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Title:The Influence of Opinions on Remembering Revisited
Author(s):Sheppard, Blair Hesson
Department / Program:Psychology
Degree Granting Institution:University of Illinois at Urbana-Champaign
Subject(s):Psychology, Social
Abstract:A study was performed to test the notion that a change in experimental design (around 1956) might account for subsequent conflicting results concerning the "opinion-learning relationship. Prior to 1956 a number of studies appeared to demonstrate a relationship between opinions and active remembering. Typically, subjects' memory for long thematic prose passages was tested after a delay. In contrast, results of research after 1956, in which subjects were required to recall immediately a small set of terse statements, indicated little support for an "opinion-learning" relationship. As predicted, the results of the study reported here indicated an influence of opinions in remembering but not learning of opinion related material. After a delay, mock jurors' recognition of material presented on a videotaped rape trial was consistent with their pre-trial opinions. Results relating to five more specific questions about the exact nature of the influence of opinions in remembering are also examined.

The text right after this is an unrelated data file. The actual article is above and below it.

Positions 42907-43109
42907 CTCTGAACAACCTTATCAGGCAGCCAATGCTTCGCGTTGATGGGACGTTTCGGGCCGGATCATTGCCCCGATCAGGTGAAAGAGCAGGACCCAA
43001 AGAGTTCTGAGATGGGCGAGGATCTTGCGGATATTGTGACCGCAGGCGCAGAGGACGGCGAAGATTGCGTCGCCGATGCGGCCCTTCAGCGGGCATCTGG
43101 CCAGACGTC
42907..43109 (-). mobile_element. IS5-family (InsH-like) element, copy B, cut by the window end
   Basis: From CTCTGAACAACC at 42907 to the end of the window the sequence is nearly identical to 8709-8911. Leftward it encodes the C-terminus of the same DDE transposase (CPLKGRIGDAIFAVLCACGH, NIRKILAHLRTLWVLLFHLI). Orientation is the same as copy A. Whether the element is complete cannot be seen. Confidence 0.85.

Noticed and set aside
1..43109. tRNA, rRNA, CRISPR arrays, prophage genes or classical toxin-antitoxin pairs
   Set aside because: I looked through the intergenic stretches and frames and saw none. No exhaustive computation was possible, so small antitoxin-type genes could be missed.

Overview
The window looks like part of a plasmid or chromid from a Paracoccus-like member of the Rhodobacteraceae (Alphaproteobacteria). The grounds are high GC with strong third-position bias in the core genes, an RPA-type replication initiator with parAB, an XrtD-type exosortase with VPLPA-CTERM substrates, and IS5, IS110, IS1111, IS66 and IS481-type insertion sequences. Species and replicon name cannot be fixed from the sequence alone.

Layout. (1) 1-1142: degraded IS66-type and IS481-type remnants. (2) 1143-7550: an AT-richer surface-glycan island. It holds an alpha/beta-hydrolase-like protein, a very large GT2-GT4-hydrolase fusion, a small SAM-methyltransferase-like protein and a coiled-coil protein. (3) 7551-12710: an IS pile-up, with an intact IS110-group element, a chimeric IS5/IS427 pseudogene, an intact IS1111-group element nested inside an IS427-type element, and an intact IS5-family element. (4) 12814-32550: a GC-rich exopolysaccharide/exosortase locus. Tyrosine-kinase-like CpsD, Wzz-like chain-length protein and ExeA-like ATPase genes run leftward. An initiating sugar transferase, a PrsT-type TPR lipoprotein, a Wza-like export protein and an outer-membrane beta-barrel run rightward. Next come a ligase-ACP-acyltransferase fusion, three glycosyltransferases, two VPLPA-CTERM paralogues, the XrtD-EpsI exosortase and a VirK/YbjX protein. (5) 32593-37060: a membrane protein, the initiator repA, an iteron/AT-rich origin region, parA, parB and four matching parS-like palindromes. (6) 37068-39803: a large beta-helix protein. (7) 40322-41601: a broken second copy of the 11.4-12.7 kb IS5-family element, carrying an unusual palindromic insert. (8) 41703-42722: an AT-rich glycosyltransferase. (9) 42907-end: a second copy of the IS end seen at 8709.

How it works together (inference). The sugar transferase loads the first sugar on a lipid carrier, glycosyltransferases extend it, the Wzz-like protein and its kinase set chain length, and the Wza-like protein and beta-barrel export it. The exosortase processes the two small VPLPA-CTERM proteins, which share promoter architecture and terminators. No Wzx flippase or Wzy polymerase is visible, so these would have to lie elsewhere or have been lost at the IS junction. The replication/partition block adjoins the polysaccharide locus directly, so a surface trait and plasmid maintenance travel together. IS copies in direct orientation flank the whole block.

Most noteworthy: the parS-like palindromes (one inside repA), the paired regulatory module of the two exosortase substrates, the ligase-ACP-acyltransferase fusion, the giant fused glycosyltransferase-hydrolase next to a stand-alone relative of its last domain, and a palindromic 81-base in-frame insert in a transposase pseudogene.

Issue Date:1980
Description:134 p.
Thesis (Ph.D.)--University of Illinois at Urbana-Champaign, 1980.
Other Identifier(s):(UMI)AAI8026597
Date Available in IDEALS:2014-12-13
Date Deposited:1980

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